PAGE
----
Nine Steps to Civil War Ancestors

Nine Steps to Civil War Ancestors

The July 2007 Family Tree Magazine makes researching Civil War soldiers doable for anyone, with nine steps to uncovering genealogical records on Union and Confederate ancestors. Here's a quick overview of the steps:1. Search the Civil War Soldiers and Sailors System. 2. Order your ancestor's Compiled Military Service Records from...

The July 2007 Family Tree Magazine makes researching Civil War soldiers doable for anyone, with nine steps to uncovering genealogical records on Union and Confederate ancestors. Here’s a quick overview of the steps:

1. Search the Civil War Soldiers and Sailors System.

2. Order your ancestor’s Compiled Military Service Records from the National Archives and Records Administration (NARA).

3. Seek the soldier’s pension file, at NARA for Union soldiers and state archives for Confederate soldiers.

4. Look for NARA‘s records of the first US military draft, enacted in 1863.

5. Consult your ancestral state censuses and the 1890 US census schedule of Union veterans and widows (extant for states alphabetically from Kentucky through Wyoming).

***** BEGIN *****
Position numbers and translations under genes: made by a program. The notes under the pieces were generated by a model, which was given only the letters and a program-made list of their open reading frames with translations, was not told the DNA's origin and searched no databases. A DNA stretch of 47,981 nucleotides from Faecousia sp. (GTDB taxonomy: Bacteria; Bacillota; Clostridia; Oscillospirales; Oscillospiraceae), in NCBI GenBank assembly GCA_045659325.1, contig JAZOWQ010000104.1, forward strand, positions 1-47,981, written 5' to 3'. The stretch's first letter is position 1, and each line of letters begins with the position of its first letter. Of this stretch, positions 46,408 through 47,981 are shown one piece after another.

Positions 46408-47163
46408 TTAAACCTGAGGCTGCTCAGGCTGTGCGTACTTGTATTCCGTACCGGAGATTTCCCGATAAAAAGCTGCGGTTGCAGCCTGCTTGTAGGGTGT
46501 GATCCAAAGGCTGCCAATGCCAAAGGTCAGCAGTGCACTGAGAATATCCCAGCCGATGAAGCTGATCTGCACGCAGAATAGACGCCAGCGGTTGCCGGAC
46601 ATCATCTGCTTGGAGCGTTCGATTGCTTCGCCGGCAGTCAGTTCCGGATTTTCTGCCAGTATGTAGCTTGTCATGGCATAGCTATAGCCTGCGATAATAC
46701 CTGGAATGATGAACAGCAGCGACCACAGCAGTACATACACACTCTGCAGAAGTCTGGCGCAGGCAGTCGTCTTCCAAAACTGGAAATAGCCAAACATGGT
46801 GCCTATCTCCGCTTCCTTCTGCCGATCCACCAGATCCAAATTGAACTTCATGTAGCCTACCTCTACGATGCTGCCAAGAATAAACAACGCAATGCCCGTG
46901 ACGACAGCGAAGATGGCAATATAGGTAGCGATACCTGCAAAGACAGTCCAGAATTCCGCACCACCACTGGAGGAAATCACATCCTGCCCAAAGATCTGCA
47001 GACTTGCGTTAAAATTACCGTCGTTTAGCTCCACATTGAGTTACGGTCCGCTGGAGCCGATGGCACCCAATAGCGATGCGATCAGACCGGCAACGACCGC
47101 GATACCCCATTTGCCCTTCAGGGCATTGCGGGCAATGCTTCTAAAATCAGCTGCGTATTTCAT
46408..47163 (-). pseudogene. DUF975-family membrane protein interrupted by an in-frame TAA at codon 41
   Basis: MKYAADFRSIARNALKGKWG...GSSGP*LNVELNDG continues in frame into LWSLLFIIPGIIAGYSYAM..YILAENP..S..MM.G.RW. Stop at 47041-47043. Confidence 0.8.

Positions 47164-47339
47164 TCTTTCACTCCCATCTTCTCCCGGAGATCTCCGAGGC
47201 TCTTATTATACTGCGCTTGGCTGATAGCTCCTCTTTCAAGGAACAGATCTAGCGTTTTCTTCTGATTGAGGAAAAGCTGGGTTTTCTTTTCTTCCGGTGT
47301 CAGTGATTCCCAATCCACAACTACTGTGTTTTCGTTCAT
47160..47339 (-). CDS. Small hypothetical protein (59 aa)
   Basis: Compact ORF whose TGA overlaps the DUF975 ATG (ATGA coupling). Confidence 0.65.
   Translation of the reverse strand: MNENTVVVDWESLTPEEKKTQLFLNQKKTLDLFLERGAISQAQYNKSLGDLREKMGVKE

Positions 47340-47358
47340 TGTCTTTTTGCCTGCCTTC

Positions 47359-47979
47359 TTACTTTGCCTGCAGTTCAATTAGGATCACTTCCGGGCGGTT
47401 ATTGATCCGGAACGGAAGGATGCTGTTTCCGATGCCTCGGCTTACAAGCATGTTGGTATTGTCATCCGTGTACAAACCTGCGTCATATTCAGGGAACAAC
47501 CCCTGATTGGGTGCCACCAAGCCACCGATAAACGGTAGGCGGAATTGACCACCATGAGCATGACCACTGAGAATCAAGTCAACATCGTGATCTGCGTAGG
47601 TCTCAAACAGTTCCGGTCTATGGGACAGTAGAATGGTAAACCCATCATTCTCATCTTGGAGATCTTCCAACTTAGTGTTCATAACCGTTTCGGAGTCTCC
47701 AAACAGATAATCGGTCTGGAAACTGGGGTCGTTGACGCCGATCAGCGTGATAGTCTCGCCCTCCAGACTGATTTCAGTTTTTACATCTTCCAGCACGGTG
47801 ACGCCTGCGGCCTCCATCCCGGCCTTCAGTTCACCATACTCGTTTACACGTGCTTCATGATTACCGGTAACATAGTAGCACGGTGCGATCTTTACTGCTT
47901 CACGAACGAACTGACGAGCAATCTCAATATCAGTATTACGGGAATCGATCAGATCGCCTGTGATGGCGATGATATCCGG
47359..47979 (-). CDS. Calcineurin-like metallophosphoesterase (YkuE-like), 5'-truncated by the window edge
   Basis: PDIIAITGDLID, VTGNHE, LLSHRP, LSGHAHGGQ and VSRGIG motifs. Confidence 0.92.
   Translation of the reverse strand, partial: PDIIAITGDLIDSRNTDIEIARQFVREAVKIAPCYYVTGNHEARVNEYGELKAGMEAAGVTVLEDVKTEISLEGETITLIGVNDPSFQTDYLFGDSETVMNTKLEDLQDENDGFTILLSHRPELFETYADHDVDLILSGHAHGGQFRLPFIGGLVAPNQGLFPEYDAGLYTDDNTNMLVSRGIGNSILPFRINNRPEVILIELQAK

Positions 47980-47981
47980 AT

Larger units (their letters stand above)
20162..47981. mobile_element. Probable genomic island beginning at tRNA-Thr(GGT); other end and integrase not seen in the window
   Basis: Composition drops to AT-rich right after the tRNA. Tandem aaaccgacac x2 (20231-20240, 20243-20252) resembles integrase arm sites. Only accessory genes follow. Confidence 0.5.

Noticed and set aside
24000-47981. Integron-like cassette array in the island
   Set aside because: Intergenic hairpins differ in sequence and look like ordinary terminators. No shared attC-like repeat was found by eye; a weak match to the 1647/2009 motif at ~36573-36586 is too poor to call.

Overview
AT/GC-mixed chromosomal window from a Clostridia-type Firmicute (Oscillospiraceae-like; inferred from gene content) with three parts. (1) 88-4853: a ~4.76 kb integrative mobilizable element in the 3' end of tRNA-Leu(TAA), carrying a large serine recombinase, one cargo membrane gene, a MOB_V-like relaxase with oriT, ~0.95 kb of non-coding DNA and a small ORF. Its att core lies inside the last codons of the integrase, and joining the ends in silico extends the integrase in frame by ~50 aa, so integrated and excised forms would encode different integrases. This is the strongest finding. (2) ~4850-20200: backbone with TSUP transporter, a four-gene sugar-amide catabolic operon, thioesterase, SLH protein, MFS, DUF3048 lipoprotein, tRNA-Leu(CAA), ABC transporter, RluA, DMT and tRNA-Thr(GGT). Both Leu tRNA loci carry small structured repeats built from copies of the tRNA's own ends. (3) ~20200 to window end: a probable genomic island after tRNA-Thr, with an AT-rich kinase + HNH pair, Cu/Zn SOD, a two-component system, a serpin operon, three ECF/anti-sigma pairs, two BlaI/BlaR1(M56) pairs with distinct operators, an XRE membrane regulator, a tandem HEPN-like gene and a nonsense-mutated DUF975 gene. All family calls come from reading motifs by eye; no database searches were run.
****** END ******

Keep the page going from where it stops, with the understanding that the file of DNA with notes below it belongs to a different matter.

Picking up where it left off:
6. Research records of veterans organizations such as the Grand Army of the Republic (post records are usually at state historical societies and archives) and United Confederate Veterans (on Family History Library microfilm).

7. Find cemetery records using sources such as the Department of Veterans Affiars National Gravesite Locator.

8. Get the back story on your ancestor’s regiment—the Civil War Soldiers and Sailors System can get you started here, too, with its regimental histories.

9. Look for digital maps and images on Web sites such as the Library of Congress’ American Memory collection.

You can find thorough how-tos and additional resources for each of these steps in the July 2007 Family Tree Magazine, available now on newsstands and at FamilyTreeMagazine.com.

Related Products

3 Comments

Leave a Reply

ALL COMMENTS

  1. There are a couple of additional resources at the state level. Service records can also be found at the state archives but they are not as detailed as the ones from the National Archives and Records Administration but they are much less expensive to copy. Many of the states in the North published reports from the Adjutant General that provide a roster of the soldiers from that state. Also other states both North and South published listings of their soldiers.

  2. Thanks to both of you for mentioning these resources! Both (and more) are covered in the full Civil War research article in the print Family Tree Magazine July 2007 issue.